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Houston, tenemos un problema!

Vivimos una incesante etapa en la que la exploración espacial va tomando protagonismo. Todos hemos escuchado hablar de los vuelos comerciales en los que se pretende llevar a civiles al espacio o los ambiciosos proyectos de situar bases en la luna o en marte. Sin embargo, estos proyectos no se escapan de ser devorados por las llamas si no se toman las debidas precauciones.

Sigue leyendo Houston, tenemos un problema!
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Second point to consider in fires of steel-framed buildings (3/11)

Emergency Response Plan

If we have knowledge about the emergency response plan we will be able to know where the hazardous areas are and what kind of materials are there accumulate inside the structure and we will know the protection fire system implemented in that area.

The first step when developing an emergency response plan is to conduct a risk assessment to identify potential emergency scenarios. An understanding of what can happen will enable you to determine resource requirements and to develop plans and procedures to prepare the building. The emergency plan should be consistent with your performance objectives.

At the very least, every facility should develop and implement an emergency plan for protecting employees, visitors, contractors and anyone else in the facility. This part of the emergency plan is called “protective actions for life safety” and includes building evacuation (“fire drills”), sheltering from severe weather such as tornadoes, “shelter-in-place” from an exterior airborne hazard such as a chemical release and lockdown. Lockdown is protective action when faced with an act of violence.




The emergency response plan it’s an alive document, it means this document is always being updated by the responsible and the emergency services have to participate actively. This let emergency services have a deep knowledge of the situation in case of emergency.

But, what are the most important questions are we going to ask ourselves in steel-framed buildings to develop the emergency response plan?

  1. Fire load inside the structure and situation.
  2. Fire protection systems.

The first it’s the main point for emergency services because on this depends available time before the structure collapse.

In this link you will find an interesting guide to develop industry emergency response plans.

If you need some help with your emergency response plan don’t hesitate contact me.

Links: Ready

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First point to consider in fires of steel-framed buildings (2/11)


The time

Tic, tac, tic, tac…The bell rings and the firefighters go to the fire but, for how long has been the fire running?

This is the most important question we have to ask ourselves when we go to fire in a steel-framed buildings.

We can estimate approximately when the fire has started but it depends if it occurs in the morning, in the afternoon, in the evening or at night. The most difficult task is estimate the fire time at night.

But how could we try to prevent an accident and save our lives in steel framed buildings?

Firstly, I’m going to analyse the steel composition in order to know how the material behaviour is in high temperatures.

Analyzing steel composition

Creep Strength

The high temperature strength of materials is generally expressed in terms of their «creep strength» – the ability of the material to resist distortion over long term exposure to a high temperature. In this regard the austenitic stainless steels are particularly good also stipulate allowable working stresses of each grade at a range of temperatures. The low carbon versions of the standard austenitic grades (Grades 304L and 316L) have reduced strength at high temperature so are not generally used for structural applications at elevated temperatures. «H» versions of each grade (eg 304H) have higher carbon contents for these applications, which results in significantly higher creep strengths. «H» grades are specified for some elevated temperature applications.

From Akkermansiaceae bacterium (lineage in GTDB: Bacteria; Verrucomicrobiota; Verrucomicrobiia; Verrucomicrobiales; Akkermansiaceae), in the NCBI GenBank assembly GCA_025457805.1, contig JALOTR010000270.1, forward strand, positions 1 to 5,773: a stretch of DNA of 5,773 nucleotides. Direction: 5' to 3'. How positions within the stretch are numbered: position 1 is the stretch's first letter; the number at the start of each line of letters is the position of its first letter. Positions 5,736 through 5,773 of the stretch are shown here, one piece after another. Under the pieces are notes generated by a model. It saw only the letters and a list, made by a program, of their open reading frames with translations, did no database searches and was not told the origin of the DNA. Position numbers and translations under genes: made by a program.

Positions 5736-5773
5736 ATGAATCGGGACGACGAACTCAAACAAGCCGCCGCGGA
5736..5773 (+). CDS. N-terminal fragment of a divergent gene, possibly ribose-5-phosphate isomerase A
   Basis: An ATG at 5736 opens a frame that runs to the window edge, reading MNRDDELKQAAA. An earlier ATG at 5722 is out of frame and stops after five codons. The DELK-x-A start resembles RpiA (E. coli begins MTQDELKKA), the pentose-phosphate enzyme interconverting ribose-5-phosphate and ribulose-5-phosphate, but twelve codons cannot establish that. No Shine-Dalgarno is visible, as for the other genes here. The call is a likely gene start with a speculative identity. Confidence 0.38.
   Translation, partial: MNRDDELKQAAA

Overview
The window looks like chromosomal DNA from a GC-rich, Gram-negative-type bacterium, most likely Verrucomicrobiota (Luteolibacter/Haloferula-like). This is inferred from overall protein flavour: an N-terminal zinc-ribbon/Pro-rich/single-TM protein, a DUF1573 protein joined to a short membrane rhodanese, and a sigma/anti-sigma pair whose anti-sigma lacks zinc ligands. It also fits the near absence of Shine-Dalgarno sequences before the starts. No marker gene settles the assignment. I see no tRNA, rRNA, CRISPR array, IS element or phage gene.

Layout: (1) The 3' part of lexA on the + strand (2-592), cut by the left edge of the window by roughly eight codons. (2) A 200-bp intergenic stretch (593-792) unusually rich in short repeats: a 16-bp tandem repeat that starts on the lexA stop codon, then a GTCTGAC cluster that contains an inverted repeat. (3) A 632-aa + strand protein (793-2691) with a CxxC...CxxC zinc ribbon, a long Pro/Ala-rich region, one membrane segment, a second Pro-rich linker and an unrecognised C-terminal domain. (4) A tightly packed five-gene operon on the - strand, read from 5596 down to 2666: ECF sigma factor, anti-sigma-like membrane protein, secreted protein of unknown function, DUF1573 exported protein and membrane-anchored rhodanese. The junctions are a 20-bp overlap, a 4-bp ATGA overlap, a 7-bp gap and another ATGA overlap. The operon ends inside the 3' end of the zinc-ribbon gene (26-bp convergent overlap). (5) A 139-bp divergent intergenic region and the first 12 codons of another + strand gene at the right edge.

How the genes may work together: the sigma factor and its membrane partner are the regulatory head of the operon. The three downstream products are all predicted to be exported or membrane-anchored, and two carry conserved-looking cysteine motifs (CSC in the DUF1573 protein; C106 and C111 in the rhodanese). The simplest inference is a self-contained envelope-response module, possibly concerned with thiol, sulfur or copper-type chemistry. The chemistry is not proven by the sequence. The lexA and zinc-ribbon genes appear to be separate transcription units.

Although the duplex stainless steels have good oxidation resistance due to their high chromium contents, they suffer from embrittlement if exposed to temperatures above about 350°C, so they are restricted to applications below this.

Both martensitic and precipitation hardening families of stainless steels have high strengths achieved by thermal treatments; exposure of these grades at temperatures exceeding their heat treatment temperatures will result in permanent softening, so again these grades are seldom used at elevated temperatures.

Structural Stability

The problem of grain boundary carbide precipitation was discussed under intergranular corrosion. This same phenomenon occurs when some stainless steels are exposed in service to temperatures of 425 to 815°C, resulting in a reduction of corrosion resistance which may be significant. If this problem is to be avoided the use of stabilised grades such as Grade 321 or low carbon «L» grades should be considered.

A further problem that some stainless steels have in high temperature applications is the formation of sigma phase. The formation of sigma phase in austenitic steels is dependent on both time and temperature and is different for each type of steel. In general Grade 304 stainless steel is practically immune to sigma phase formation, but not so those grades with higher chromium contents (Grade 310) with molybdenum (Grades 316 and 317) or with higher silicon contents (Grade 314). These grades are all prone to sigma phase formation if exposed for long periods to a temperature of about 590 to 870°C. Sigma phase embrittlement refers to the formation of a precipitate in the steel microstructure over a long period of time within this particular temperature range. The effect of the formation of this phase is to make the steel extremely brittle and failure can occur because of brittle fracture. Once the steel has become embrittled with sigma it is possible to reclaim it by heating the steel to a temperature above the sigma formation temperature range, however this is not always practical. Because sigma phase embrittlement is a serious problem with the high silicon grade 314, this is now unpopular and largely replaced by high nickel alloys or by stainless steels resistant to sigma phase embrittlement, particularly 2111HTR (UNS S30815). Grade 310 is also fairly susceptible to sigma phase formation in the temperature range 590 to 870°C, so this «heat resistant» grade may not be suitable for exposure at this comparatively low temperature range and Grade 321 is often a better choice.